How would you rate Carlsen's actions, relative to your understanding of chess ethics?
The ethical side really boils down to the question, "who is hurt by these actions".
If it is a Swiss tournament and he just silently withdraws then none of the other players are affected. The player tells the arbiter he is withdrawing, the arbiter marks him as unavailable for pairing in the pairing program and the tournament continues. If it counts as bad publicity (unlikely) then the sponsors of the tournament may be damaged but normally all extra publicity counts as good publicity. So, for instance, rage-quitting Titled Tuesday punishes nobody.
But this was a round robin tournament. An early withdrawal meant players who were paired to play him in later rounds had the chance to play him removed and ended up playing one game fewer. Any player doing this in a norm tournament (a round robin tournament set up to allow players the chance to achieve title norms) would basically ruin their own reputation. They would never be invited to such a tournament again because they likely ruined the norm chances of the norm seekers who paid good money for the chance to achieve a title norm.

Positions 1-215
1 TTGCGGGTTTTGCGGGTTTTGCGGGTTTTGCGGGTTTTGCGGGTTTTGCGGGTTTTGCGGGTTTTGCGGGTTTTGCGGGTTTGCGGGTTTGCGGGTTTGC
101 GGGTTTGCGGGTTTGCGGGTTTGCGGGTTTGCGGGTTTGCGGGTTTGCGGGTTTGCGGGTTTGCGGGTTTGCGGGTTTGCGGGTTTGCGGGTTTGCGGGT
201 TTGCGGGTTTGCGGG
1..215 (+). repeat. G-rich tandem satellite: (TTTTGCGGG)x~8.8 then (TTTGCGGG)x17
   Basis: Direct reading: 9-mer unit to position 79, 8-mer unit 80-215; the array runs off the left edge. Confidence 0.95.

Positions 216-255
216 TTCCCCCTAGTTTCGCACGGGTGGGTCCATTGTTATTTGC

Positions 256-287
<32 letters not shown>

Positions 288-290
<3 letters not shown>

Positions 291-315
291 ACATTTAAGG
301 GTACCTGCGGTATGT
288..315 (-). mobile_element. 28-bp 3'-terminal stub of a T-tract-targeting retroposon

Although none of the players at this level are norm seekers his actions still caused disruption and harm to the players and the tournament.
However in this case there is an additional ethically bad element. His actions were a silent (maybe not so silent) accusation of cheating. The method was cowardly. Instead of coming straight out and presenting evidence that his opponent had cheated he implied that using innuendo.
Normally in a tournament if a player comes to the arbiter or organizer and accuses another player of cheating that accusation is kept secret unless or until definitive proof is obtained that that the player was cheating. To publish unsubstantiated accusations like that amounts to defamation and in some countries could result in legal action. It looks like Carlsen came as close to that line as possible without actually crossing it.